Anonymous claims to have breached the US Census Bureau, releasing US Government officials' personal information. (Not all affected officials are from the Census Bureau.) Opposition to the Trans-Pacific Partnership Agreement (TPP) and Transatlantic Trade and Investment Partnership (TTIP) motivated the hack, Anonymous tells HackRead. The collective's self-described representative also says getting in (by SQL injection) was "a piece of cake," and that this will "hurt a lot of people."
HP's TippingPoint announces four execution-code vulnerabilities it found affecting smartphones using Microsoft's Internet Explorer. TippingPoint disclosed these privately to Microsoft some months ago; their self-imposed embargo on public discussion expired over the past weekend. The bugs remain unpatched. Microsoft says it's monitoring the situation, and has observed no attacks in the wild.
More malicious apps are found in the Google Play Store.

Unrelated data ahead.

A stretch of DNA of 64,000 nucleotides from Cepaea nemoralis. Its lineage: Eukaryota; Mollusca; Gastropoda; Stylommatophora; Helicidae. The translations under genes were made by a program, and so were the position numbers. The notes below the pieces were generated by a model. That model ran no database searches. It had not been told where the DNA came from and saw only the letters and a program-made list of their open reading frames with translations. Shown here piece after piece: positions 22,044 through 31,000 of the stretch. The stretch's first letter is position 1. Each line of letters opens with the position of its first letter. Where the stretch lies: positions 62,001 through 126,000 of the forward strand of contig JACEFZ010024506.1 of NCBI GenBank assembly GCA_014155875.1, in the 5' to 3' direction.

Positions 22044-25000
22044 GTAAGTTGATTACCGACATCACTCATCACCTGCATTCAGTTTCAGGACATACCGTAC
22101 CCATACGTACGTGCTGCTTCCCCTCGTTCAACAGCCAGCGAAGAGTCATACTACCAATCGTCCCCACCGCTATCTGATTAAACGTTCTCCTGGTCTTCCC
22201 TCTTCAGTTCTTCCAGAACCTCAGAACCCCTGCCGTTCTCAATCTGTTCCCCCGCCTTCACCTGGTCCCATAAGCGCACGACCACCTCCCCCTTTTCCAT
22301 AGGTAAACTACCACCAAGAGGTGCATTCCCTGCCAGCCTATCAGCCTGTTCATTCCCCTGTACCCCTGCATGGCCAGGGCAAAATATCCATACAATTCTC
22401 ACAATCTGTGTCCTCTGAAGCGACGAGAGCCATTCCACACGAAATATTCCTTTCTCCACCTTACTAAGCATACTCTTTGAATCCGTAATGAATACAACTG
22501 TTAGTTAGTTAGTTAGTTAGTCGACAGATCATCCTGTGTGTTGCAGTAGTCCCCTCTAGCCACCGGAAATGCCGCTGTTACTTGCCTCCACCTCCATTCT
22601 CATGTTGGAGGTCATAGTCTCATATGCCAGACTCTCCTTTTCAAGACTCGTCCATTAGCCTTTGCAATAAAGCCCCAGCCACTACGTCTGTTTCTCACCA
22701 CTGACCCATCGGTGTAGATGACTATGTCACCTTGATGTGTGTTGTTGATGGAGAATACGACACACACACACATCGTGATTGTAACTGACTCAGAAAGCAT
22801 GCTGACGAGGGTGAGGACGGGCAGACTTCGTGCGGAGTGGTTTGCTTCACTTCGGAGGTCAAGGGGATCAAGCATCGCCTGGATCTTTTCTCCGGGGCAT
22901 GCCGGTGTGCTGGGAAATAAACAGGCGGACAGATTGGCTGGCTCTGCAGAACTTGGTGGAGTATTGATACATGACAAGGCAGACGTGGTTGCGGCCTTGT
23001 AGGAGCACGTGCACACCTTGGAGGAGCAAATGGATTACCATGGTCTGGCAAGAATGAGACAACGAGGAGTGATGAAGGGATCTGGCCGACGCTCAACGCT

As the US OPM restores access to its e-QUIP system (noting security enhancements and testing) bills to extend breach victims' support advance in Congress. Observers say (Fox News breathlessly reports) that the incident is much bigger than generally appreciated, and that its effects aren't fully contained. More calls for deterrence appear, some of which recognize the complex relationship between combat and intelligence collection. The inevitable scams persist: the Federal Trade Commission wants you to know they're not calling you about OPM; OPM warns against continued phishing.
In industry news, public and private cyber companies attract investors. Raytheon, unlike other big defense integrators, seems committed to the commercial cyber market.
Patching, vital to security, must, SANS warns, be done deliberately.